admin@RT-AC66R:/bin# nvram get webs_state_info

isNewFW() is comparing the existing firmware (currently 3004_374_2050) against the value returned by nvram, and since 2050 is newer than 979, the web script says we're good. That would be fine, except that ASUS released 3004_374_4422 last week to fix a serious flaw in the AiCloud service. So, is 3004_374_979-gbc8961e erroneously hard-coded into this version of the firmware?

That was my first though, but no. I deleted the webs_state_info value from nvram and ran the check again, and the value was set back to the erroneous value. It was getting that value from somewhere. Back to the drawing board.

I did not have a non-switching hub handy, so could not easily insert a sniffer between the router and my ISP. Netstat on the router never showed any connection on the WAN side - it only showed LAN-side connections. But the router log give me a clue: at the moment that I ran the update check, the following showed up in the log:

Feb 19 11:46:04 rc_service: httpd 323:notify_rc start_webs_update

Back to telnet. I found a script /usr/sbin/ This script uses wget (a handy command-line "web browser") to retrieve the file
(note that has some logic to select from among 4 files, depending on the state of the router). The contents of this file are:


This explains the failure to detect the new firmware: ASUS never updated the server files, so the server was reporting that a firmware 3 revs back was the latest available.

More significantly though, I discovered that the router update scripts (/usr/sbin/ and /usr/sbin/ use a cleartext, non SSL query to for updated firmware, and that there is no validity check after downloading. The only check the router performs is to confirm the downloaded firmware is appropriate to the router model. There is no check to verify the firmware in fact came from ASUS and not a malicious third party. In this scenario, if an attacker inserted themselves between the router and the ISP, they could easily conduct a MITM attack to provide a malicious firmware upgrade to consumers.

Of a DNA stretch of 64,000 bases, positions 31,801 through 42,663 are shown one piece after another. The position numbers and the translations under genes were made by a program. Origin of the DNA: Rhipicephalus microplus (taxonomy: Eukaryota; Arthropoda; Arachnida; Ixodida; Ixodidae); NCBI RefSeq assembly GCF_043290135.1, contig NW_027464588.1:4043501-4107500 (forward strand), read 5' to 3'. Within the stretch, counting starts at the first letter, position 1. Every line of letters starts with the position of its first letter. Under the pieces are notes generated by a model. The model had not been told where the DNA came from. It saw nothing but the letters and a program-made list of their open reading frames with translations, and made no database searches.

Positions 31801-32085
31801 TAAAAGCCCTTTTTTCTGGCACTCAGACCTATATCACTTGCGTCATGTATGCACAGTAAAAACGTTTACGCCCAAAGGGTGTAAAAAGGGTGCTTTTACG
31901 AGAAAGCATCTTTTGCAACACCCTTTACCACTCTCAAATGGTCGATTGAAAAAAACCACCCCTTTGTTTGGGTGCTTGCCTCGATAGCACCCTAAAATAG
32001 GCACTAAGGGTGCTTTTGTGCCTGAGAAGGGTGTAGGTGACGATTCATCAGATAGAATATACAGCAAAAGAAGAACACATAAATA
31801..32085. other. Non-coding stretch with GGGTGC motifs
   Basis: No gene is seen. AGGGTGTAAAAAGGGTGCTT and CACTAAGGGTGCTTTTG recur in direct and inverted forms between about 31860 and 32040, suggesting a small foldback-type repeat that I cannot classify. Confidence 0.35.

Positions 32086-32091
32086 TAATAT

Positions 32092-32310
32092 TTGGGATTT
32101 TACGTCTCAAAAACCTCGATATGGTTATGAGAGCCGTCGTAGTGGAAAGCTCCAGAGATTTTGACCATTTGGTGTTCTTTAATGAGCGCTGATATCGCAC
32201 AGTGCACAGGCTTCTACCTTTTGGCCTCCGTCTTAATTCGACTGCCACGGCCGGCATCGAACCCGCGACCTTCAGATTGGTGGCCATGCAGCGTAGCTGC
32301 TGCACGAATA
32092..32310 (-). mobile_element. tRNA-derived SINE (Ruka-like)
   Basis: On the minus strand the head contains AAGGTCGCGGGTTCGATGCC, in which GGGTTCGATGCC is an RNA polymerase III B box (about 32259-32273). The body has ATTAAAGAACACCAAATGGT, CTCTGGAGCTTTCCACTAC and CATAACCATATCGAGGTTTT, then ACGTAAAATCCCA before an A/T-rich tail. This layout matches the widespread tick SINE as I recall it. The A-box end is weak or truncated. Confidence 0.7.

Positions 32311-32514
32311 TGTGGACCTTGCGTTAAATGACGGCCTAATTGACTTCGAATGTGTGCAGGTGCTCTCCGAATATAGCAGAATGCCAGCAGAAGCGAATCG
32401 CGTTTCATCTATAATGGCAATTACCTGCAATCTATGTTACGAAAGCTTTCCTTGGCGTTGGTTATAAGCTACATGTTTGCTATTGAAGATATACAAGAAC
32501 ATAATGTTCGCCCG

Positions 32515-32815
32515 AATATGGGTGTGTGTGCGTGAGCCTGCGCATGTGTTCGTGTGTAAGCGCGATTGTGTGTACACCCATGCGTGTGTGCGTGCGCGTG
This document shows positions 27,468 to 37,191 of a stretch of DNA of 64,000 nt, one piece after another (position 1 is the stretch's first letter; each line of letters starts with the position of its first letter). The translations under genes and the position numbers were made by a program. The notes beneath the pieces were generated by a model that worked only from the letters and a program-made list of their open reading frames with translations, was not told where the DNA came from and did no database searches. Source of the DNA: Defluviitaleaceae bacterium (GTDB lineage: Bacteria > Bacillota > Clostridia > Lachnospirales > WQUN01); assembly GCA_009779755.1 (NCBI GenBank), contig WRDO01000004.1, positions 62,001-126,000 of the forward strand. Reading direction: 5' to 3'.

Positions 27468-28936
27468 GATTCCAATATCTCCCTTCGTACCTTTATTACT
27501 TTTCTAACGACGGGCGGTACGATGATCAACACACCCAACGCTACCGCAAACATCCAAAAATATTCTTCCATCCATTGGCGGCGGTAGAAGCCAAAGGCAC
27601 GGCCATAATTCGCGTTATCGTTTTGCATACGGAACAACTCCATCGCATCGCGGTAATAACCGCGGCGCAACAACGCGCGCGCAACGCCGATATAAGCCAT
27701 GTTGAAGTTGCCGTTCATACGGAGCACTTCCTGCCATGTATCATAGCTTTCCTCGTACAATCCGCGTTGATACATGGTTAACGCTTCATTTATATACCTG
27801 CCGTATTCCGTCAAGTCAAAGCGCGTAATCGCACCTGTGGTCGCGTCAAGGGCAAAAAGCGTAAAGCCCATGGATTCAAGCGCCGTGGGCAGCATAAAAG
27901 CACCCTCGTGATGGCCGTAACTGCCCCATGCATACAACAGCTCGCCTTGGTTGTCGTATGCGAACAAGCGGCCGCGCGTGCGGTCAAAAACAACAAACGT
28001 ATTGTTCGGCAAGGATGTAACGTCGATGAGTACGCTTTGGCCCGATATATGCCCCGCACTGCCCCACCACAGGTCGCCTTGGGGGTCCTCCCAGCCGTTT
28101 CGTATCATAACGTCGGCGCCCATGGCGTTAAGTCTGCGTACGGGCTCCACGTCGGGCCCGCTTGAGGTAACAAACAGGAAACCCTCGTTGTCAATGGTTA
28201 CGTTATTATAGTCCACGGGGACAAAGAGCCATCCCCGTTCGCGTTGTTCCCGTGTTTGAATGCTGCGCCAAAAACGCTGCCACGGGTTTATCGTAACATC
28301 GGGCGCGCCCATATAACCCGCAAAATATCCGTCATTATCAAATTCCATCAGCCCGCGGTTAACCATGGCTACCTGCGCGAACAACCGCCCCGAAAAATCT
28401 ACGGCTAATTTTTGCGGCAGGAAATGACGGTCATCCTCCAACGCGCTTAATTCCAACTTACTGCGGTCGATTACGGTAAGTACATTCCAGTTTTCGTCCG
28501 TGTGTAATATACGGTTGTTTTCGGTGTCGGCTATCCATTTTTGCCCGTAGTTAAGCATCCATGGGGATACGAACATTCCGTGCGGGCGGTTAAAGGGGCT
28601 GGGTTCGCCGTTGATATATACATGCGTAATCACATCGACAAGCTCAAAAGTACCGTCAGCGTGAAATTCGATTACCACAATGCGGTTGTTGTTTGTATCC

At a minimum, ASUS needs to provide sha1 or md5 hashes for all updates, and needs to keep the wlan_update files current with the latest firmware revision. It would be preferable to also sign the updates with a digital certificate, and to have the router verify the certificate before installing updates.

So for now, my recommendation if you use an ASUS wireless router with the stock ASUS firmware, is to manually install the newest firmware available from For the more technically inclined, DD-WRT or Tomato are open-source alternatives - just keep in mind that if you don't follow the instructions correctly, loading an alternative firmware is a great way to brick a device.

02/24/2014 update - It looks like Asus has updated their server table, and released a newer firmware update that gives a notification when a newer firmware is available. Definitely a step in the right direction. I'll be curious to see how quickly (or if) they address the lack of code validation. It is still possible to serve a malicious firmware to an ASUS RT- series router.

DescriptionASUS RT-AC66R Firmware version
Security related issues:
- Force changing FTP from anonymous to account mode after firmware upgraded.
- Patched IPv6 user interface from Merlin's build.

- Fixed IE and Firefox compatibility issues.
- Network map will show notification when newer firmware available.
File Size
25,53 (MBytes)2014.02.21 update

Do you have something to add? A question you'd like answered? Think I'm out of my mind? Join the conversation below, reach out by email at david (at), or hit me up on Twitter at @dnlongen